Another odd aspect of the book is that the author devoted an entire chapter to divorce. While this is a topic that affects many of us, and it certainly affects toddlers, this chapter felt a bit out of place in this book. I would have rather seen a chapter devoted to a more general discussion of tension in the home or fights between parents, with divorce included in the discussion.

Nonetheless, The Emotional Life of the Toddler is an indispensable addition to any parents' library. Overall, I loved this book and I highly recommend it to anyone with a toddler or infant approaching toddlerhood. Two thumbs up!

Highlights & Take-Home Messages

·         The hallmark of toddlerhood is the dichotomy between independence and dependence. The toddler continually seeks a balance between exploration of the world and a safe, loving connection to parents.

·         A secure base from the parent supplies the physical and emotional scaffolding upon which the toddler develops confidence to explore the world and grow into his own separate person. The most effective secure base provides love, affection, protection, and respect for the toddler as an individual. A sound secure base also allows the toddler to explore the external and internal world of emotions.

·         Toddlers have intense, vivid, and very real emotions that are hard for them to express and cope with. How toddlers are treated in response to their emotions impart lifelong lessons in how to manage those feelings.

·         Temper tantrums are essential to healthy emotional development. Toddlers benefit when parents provide emotional support and guidance through a tantrum, rather than punishment, ridicule, or disregard for the toddler's feelings . Lieberman says it beautifully:

"The temper a wonderfully eloquent if seldom appreciated expression of the toddlers' inner experience. It represents his inner collapse as well as his proud protest at finding out that his will does not reign supreme...

Tantrums take a child to the very bottom of his being, helping him to learn that anger and despair are part of the human experience and need not lead to lasting emotional collapse. If the parents can remain emotionally available even while firm in their position of denying something, tantrums also teach a child that he will not be left alone..." (p. 39)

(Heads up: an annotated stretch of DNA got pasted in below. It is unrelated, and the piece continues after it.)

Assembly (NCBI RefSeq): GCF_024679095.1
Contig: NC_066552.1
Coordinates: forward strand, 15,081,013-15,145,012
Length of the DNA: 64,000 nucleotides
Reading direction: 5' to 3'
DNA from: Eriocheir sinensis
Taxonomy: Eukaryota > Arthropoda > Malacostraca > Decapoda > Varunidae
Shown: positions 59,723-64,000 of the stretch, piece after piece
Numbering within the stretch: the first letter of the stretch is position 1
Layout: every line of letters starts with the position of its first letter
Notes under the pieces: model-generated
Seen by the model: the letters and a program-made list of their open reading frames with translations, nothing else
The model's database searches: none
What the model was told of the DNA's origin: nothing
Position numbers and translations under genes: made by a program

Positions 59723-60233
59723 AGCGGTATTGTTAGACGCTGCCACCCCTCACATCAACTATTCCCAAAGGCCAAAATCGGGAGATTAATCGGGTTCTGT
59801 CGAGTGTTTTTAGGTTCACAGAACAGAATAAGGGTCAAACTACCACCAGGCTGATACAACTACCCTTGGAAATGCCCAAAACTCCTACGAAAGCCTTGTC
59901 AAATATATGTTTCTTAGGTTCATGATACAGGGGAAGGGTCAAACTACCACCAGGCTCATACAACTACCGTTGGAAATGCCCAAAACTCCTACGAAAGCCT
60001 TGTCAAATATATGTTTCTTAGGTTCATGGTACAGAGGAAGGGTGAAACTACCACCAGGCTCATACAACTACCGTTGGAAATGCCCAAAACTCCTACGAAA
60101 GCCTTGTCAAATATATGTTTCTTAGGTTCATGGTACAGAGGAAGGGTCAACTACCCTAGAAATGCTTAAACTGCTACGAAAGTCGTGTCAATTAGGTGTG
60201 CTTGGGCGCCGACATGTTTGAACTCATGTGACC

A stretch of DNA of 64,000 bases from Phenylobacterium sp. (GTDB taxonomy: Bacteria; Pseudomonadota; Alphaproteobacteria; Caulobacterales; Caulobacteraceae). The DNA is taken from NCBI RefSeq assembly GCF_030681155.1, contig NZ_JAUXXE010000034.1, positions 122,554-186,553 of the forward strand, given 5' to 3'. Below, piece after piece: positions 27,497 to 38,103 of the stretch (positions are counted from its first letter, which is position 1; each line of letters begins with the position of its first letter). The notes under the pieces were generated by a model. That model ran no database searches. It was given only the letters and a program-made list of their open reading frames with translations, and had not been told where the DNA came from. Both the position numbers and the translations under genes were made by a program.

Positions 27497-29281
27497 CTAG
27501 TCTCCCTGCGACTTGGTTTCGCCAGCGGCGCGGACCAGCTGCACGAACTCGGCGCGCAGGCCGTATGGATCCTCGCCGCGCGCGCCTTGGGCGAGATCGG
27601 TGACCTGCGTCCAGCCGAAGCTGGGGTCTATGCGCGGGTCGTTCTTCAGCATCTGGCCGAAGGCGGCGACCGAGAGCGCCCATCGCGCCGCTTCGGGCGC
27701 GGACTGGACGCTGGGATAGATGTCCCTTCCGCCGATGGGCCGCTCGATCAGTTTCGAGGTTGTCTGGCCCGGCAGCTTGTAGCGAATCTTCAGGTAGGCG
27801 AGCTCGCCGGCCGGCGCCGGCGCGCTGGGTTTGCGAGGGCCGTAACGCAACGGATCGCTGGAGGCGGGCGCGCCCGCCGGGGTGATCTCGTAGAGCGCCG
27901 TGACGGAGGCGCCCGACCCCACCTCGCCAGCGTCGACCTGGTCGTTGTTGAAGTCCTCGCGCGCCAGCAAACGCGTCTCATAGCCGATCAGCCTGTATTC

"Managing a tantrum involves nothing less than the formation of character." (p.40)

·         Problems between parent and toddler commonly arise due to disagreements over what is safe (exploration) and what is an appropriate level of connection (emotional or physical).

·         Problems are best resolved (and prevented) through development of a partnership between parent and toddler. A goal-directed partnership is useful in finding compromise and meeting the needs of both parent and child. For example, picking up the toys together is a way to engage in a goal-directed partnership.

·         Exercising benevolent authority, rather than using shame or fear, is an effective way to ensure toddler compliance. (Read this and this for more information and for examples of how to gain toddler compliance and manage defiance).

·         Sensitivity to the child's feelings and needs, helping the toddler find words to describe feelings, as well as being silent when words aren't enough, are powerful ways to encourage the partnership. (Read this for suggestions on how to effectively speak to a toddler).

·         Parents' anger and frustration over the toddler need not destroy the partnership or disrupt the secure base. Toddlers learn that intense emotions are acceptable and tolerable. When they see their parents recover from outbursts, followed by an apology and explanation, the partnership is restored.